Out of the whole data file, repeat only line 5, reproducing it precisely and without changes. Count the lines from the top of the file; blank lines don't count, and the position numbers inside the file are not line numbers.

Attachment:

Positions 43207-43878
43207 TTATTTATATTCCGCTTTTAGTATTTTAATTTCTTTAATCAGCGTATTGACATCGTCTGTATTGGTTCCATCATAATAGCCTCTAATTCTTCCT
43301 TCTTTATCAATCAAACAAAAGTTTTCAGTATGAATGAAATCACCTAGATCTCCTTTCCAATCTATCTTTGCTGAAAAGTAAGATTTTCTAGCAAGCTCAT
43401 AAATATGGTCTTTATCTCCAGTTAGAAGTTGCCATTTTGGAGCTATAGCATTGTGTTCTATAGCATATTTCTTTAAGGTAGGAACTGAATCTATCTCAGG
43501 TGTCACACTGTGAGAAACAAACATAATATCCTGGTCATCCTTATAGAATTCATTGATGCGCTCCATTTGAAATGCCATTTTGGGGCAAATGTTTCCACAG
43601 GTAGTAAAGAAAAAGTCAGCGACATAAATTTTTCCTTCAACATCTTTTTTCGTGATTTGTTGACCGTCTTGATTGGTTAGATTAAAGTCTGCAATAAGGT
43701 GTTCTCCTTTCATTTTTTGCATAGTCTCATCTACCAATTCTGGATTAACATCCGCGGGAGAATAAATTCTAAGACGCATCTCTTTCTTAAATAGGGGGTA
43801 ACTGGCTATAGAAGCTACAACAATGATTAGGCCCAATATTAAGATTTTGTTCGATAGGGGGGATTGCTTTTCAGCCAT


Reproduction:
43501 TGTCACACTGTGAGAAACAAACATAATATCCTGGTCATCCTTATAGAATTCATTGATGCGCTCCATTTGAAATGCCATTTTGGGGCAAATGTTTCCACAG